There are clearly a variety of curricular contexts and institutionalized spaces wherein Latino/a Studies is taught or included. I have taught about Latinos/as in numerous contexts with a variety of results and I do feel it valuable to discuss these examples here in order to clearly illustrate the classroom’s connection to the mentoring process. I focus here on the three main ways in which Latinos/as are included in the university curriculum and consider how each one of these avenues carries with it benefits and liabilities when considering its adequacy to further faculty mentoring in the classroom setting. Thus, I will not discuss how each example reflects the larger—and more hotly debated—issues of the narrowly focused university curricula or the ongoing lack of sensitivity to diverse cultures in higher education. Indeed my assumption, and my argument, is that as a whole the position of Latino/a studies in the university has been tenuous at best and clearly under fire from a range of disciplines and communities as non academic and unimportant. Therefore I have chosen to assume indisputable facts: Latino and Latina students will continue to enroll in our universities and they can be mentored through the inclusion of Latino/a Studies material in a range of curricula no matter how individual states, university systems, or campuses feel about the field. The three main frameworks within which university courses present Latinos/as are: as stand alone courses in Latino/a Studies, as topics courses within Latino/a Studies or other discipline, and as selected material or examples within a larger disciplinary discussion with no clear connection to Latinos/as.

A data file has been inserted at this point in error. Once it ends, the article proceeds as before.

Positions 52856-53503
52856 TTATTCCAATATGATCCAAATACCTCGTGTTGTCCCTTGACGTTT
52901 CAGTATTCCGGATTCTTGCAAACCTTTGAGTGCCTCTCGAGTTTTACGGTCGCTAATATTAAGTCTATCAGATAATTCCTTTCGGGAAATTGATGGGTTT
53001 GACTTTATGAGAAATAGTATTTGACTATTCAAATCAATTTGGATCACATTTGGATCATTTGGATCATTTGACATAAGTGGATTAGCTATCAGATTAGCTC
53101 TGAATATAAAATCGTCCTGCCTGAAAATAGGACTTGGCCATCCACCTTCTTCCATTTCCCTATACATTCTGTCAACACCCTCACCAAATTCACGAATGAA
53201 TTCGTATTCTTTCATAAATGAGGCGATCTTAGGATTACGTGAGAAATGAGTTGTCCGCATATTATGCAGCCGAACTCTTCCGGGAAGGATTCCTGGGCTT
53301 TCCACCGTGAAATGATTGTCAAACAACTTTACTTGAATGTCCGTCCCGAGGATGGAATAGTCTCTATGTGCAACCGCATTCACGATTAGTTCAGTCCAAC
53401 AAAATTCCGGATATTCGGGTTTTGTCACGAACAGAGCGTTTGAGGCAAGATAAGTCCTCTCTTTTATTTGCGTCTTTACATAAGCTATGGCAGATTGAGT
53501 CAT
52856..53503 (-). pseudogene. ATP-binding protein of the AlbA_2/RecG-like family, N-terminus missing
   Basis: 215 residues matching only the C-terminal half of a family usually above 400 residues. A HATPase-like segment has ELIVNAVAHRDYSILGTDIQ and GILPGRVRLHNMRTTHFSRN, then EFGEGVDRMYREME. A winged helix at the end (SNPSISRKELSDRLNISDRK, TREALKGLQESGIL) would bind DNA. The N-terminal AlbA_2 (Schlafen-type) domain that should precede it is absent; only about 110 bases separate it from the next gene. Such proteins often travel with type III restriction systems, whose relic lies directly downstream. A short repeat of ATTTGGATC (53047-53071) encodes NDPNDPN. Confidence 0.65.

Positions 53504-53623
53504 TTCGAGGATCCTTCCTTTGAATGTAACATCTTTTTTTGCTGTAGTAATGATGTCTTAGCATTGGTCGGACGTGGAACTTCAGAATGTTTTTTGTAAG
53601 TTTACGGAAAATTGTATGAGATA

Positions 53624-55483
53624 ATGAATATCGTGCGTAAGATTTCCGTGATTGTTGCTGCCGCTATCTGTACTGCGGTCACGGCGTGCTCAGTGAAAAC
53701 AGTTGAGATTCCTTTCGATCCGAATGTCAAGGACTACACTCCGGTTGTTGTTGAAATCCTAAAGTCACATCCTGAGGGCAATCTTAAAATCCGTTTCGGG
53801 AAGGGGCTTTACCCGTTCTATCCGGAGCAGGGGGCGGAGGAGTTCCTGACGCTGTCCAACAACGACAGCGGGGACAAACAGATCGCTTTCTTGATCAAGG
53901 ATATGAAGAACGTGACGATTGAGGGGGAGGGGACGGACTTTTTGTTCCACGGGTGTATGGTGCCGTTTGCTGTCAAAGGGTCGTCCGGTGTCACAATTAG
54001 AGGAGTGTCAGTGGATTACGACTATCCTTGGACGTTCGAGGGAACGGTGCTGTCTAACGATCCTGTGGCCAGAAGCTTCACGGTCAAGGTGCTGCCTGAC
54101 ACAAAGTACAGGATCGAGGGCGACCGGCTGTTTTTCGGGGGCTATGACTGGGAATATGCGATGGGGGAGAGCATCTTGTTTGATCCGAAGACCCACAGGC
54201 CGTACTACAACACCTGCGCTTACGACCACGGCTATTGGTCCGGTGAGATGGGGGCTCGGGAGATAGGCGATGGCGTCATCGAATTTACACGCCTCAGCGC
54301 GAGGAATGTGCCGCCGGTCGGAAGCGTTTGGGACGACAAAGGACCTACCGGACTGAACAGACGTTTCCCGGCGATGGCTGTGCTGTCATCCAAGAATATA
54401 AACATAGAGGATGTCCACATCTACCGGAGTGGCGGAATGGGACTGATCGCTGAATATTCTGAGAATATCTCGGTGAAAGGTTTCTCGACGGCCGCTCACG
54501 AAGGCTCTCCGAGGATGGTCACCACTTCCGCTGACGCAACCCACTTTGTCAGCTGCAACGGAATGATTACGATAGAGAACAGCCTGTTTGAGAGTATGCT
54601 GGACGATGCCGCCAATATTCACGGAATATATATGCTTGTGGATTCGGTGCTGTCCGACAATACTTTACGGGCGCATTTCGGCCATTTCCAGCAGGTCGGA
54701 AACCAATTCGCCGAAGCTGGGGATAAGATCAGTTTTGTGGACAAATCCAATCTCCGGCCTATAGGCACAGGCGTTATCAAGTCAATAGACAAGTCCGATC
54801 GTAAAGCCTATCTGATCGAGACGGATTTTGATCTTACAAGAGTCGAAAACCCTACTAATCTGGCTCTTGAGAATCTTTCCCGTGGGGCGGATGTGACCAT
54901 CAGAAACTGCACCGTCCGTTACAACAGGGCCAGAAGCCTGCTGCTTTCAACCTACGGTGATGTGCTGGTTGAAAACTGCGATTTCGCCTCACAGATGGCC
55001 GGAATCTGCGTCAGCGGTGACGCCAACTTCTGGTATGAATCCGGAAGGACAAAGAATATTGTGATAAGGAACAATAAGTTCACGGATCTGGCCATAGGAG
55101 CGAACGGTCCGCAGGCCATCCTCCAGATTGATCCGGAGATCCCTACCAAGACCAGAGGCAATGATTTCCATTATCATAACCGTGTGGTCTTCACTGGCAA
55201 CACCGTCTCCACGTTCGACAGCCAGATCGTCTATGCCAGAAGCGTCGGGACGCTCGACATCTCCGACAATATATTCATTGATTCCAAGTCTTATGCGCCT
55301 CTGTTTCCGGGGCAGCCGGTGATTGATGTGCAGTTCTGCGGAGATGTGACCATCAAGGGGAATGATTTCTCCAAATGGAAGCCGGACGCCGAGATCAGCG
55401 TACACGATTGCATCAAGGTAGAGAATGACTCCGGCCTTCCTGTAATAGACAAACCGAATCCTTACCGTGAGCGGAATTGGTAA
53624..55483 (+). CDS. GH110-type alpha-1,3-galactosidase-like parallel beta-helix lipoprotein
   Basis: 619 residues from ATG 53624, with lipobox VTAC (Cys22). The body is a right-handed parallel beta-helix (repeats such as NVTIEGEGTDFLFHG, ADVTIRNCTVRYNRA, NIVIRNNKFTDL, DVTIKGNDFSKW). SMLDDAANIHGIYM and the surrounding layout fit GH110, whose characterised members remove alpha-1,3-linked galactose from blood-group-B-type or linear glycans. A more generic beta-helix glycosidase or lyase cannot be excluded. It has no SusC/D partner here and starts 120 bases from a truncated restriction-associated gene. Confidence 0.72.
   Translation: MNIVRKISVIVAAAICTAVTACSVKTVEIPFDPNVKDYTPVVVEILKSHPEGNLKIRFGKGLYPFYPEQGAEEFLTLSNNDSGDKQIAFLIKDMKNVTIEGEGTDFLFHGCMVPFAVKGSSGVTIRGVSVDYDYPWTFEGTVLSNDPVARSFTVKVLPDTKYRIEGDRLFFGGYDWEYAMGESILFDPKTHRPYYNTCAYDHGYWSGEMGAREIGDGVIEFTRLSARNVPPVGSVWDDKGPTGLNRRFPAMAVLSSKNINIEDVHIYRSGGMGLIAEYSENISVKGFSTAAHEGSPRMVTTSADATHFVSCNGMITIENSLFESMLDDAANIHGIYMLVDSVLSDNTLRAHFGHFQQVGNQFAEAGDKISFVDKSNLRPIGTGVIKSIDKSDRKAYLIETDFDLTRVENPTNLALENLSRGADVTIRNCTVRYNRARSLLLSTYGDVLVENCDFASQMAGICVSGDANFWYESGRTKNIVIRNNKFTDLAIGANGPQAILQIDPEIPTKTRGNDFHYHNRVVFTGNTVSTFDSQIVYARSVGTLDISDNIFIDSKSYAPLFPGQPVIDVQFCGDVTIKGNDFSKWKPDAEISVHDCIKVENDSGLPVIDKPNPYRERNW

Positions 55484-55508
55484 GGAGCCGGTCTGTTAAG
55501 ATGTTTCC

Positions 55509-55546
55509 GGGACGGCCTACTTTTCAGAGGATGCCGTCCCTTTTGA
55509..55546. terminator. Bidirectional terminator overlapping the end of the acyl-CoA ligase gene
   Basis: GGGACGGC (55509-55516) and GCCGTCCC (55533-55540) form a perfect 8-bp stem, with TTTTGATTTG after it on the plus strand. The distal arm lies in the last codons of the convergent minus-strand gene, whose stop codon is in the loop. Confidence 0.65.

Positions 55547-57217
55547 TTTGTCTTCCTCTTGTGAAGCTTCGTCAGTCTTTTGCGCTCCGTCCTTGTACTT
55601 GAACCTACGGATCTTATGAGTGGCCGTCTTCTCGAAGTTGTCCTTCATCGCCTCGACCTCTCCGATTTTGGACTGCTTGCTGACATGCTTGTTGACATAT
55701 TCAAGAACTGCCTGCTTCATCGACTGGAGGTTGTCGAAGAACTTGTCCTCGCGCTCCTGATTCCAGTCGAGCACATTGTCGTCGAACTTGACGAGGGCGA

I believe that the last example, the inclusion of Latinos/as as selected material or examples is currently the most common framework wherein students will have contact with Latino/a Studies. The liabilities to this approach are primarily the continued promotion of the illusion that Latinos/as are irrelevant in the “universal” version of events in core courses, and the varying levels of dismay and disappointment this “fact” has for Latino/a students. Latinos/as as example primarily posits that this community’s issues are easily categorized and quantified and that they don’t leak into the real concerns thus they easily remain positioned as “the other” in the classroom. Indeed, in this scenario Latino/a students can be called upon to give “expert” testimony about “their “ experiences and ideas on these few occasions. These moments can enrage students sensitive to the above-mentioned processes and at the very least embarrass them as being made to represent this “problem” group.